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Jazz pianists in the era of Monk and Powell faced an almost Sisyphean task when it came to currying popularity with the public. These two doyens of the instrument cast a nimbus of influence so wide that even luminaries like Elmo Hope and Herbie Nichols were subsumed in their shadows. Despite being present during the birthing of be-bop and serving as Charlie “Bird” Parker’s pianist, Duke Jordan was another one caught under blinding Klieg lights that the two put up. Facing indifference, he did what most jazz musicians do when they reach the end of their tolerance rope. He expatriated to Europe and didn’t look back.
Settling in Stockholm in 1978, Jordan cultivated a strong relationship with Steeplechase. Over the years became something of the house pianist for the label, appearing on 26 albums as a leader or sideman. Many of the sessions were trio affairs and this latest release (culled from a '78 concert in the country of the disc’s title) presents one of his strongest and most creative aggregations. Little on bass and Richmond on drums make for a responsive rhythm team. Both men were in much the same boat as Jordan, solid artisans whose reliability as a sidemen cost them credibility as leaders in their own right. Richmond was particularly susceptible to such public oversight during his lengthy run as Mingus’ right hand man.
The program is packed to near-capacity with a dozen tracks, mainly standards, but also a handful of Jordan originals. The oddly bright and buoyant “Jealous Blues” opens the set, the first of four consecutive tunes by the pianist, and the simple chords make for resilient warm up material. Richmond is especially expressive, pushing the trio along on choppy snare beat. Little’s solo cleverly employs stops and ostinato breaks to sustain a groove before the drummer carves out a string of breaks of his own that effectively boost the rhythmic tension of the tune. Many more peaks follow including Jordan’s “The Bullet,” written in honor of the Japanese Shinkansen bullet train, which moves a brisk be-bop pace and builds from a dark, Powell-flavored theme. Choice readings of Bird’s “Ornithology” and Gillespie’s “A Night in Tunisia” also set the bar high for consistency and quality.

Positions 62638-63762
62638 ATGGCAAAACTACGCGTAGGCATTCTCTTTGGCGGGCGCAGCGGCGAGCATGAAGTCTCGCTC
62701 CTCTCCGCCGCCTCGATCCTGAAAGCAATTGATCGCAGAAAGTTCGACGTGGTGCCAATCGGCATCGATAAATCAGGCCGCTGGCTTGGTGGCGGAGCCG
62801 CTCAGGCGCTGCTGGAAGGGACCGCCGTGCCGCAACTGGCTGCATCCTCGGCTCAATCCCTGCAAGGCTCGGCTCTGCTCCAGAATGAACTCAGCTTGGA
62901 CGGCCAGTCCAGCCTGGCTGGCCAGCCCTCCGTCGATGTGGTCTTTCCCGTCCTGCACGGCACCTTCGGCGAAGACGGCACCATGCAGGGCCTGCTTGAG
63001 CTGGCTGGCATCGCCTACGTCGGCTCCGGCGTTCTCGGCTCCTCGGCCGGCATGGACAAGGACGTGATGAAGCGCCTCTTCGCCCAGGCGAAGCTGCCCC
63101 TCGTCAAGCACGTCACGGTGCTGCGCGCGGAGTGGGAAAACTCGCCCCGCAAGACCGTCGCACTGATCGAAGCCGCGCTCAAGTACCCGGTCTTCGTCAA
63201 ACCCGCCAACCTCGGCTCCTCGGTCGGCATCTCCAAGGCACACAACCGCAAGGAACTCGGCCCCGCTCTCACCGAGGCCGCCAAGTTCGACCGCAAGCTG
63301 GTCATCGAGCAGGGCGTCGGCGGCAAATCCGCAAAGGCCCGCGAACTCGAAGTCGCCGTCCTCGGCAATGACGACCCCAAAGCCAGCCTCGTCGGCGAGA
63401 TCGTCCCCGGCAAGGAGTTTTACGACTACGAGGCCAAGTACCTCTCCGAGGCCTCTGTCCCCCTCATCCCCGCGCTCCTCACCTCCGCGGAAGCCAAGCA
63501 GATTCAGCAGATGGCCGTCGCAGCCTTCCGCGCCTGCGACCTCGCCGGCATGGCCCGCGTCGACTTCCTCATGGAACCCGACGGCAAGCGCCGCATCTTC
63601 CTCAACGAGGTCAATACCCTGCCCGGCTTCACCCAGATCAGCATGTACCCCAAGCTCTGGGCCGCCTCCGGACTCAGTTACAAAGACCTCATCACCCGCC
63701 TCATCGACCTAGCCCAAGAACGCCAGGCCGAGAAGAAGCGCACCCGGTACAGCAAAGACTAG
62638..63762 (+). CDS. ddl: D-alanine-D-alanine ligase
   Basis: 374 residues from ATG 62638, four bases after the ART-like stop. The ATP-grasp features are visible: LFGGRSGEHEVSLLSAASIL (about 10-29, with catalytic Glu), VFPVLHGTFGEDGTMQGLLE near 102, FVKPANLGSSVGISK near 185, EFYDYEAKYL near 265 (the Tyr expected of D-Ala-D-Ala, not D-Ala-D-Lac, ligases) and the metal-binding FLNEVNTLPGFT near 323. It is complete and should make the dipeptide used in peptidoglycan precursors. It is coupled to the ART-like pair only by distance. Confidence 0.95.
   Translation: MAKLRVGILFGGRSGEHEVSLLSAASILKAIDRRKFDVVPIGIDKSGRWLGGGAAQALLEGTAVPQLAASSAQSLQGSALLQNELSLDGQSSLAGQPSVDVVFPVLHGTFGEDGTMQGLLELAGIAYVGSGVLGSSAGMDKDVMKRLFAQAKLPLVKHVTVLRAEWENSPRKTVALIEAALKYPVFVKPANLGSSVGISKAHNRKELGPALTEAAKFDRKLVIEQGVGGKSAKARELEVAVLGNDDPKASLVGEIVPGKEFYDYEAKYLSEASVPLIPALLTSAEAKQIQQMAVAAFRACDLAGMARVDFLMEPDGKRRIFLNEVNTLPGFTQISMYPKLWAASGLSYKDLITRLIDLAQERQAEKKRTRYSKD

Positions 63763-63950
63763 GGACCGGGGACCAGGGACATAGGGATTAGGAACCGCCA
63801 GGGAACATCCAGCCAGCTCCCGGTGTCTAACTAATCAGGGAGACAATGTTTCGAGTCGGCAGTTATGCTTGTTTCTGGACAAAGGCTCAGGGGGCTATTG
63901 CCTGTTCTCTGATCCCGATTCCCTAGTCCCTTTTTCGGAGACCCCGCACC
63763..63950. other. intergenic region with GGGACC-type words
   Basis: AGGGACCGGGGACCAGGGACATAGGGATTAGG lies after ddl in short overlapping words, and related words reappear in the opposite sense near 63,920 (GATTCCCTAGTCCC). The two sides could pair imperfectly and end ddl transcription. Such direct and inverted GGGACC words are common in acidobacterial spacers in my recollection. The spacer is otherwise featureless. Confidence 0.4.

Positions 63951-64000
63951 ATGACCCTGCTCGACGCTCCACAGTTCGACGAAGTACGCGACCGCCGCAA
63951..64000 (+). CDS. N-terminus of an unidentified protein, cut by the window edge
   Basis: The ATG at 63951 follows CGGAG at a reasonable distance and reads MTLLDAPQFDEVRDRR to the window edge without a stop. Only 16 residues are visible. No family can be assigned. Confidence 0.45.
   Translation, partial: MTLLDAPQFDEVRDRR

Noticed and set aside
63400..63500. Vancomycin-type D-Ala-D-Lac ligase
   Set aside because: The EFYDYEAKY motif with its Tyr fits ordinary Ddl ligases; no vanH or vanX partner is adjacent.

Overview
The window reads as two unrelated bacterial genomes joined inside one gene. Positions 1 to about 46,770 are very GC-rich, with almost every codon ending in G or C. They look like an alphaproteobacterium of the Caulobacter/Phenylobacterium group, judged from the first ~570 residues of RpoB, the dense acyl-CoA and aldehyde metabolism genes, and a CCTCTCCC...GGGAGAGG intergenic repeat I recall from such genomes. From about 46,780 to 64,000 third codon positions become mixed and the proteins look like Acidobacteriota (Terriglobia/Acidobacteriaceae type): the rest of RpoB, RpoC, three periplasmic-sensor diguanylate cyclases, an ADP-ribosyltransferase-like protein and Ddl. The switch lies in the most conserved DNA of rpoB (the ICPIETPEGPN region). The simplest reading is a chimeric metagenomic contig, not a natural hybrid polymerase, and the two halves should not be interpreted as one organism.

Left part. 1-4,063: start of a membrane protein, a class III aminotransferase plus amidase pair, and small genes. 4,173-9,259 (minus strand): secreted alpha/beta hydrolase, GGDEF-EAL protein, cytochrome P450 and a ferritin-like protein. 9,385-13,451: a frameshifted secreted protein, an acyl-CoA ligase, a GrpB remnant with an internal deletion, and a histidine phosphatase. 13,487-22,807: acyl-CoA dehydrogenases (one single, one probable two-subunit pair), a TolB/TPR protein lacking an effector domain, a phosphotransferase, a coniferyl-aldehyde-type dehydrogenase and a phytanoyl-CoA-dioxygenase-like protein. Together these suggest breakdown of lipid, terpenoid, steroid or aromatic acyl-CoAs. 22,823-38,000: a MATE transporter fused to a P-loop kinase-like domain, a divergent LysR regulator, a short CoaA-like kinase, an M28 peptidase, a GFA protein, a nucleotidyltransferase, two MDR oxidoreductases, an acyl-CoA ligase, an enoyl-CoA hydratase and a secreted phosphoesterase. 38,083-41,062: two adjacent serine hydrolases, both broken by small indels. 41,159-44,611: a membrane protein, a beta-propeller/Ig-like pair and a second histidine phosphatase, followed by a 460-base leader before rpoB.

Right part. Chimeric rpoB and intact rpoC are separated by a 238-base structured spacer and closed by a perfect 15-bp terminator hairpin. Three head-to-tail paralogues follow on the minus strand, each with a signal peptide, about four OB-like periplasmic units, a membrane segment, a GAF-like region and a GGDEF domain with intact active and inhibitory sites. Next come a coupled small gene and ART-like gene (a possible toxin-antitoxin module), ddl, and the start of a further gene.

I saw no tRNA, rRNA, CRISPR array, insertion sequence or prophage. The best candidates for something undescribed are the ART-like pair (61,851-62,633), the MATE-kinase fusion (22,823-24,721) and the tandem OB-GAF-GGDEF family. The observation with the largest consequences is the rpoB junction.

Most of the tracks time in at over five minutes apiece and allow for generous interplay between the three players. Fidelity is relatively clear and free of sonic detritus, with Richmond’s cymbals up front and Little’s strings a bit further back in the mix. The sleeve note photo featuring the trio decked out in casual '70s duds on the bandstand seems a perfect distillation of the disc’s charms and rewards.
I was first exposed to jazz as a middle school band student. A college ensemble passed through and put on a concert for the band students (of which I was one). The level of mastery and musicianship blew me away, intimidated, and inspired me
I was first exposed to jazz as a middle school band student. A college ensemble passed through and put on a concert for the band students (of which I was one). The level of mastery and musicianship blew me away, intimidated, and inspired me. Try as I might, I was never able to achieve a high enough level of competency to perform at the level I was first and subsequently exposed to. Regardless, I was hooked on jazz and remain so to this day.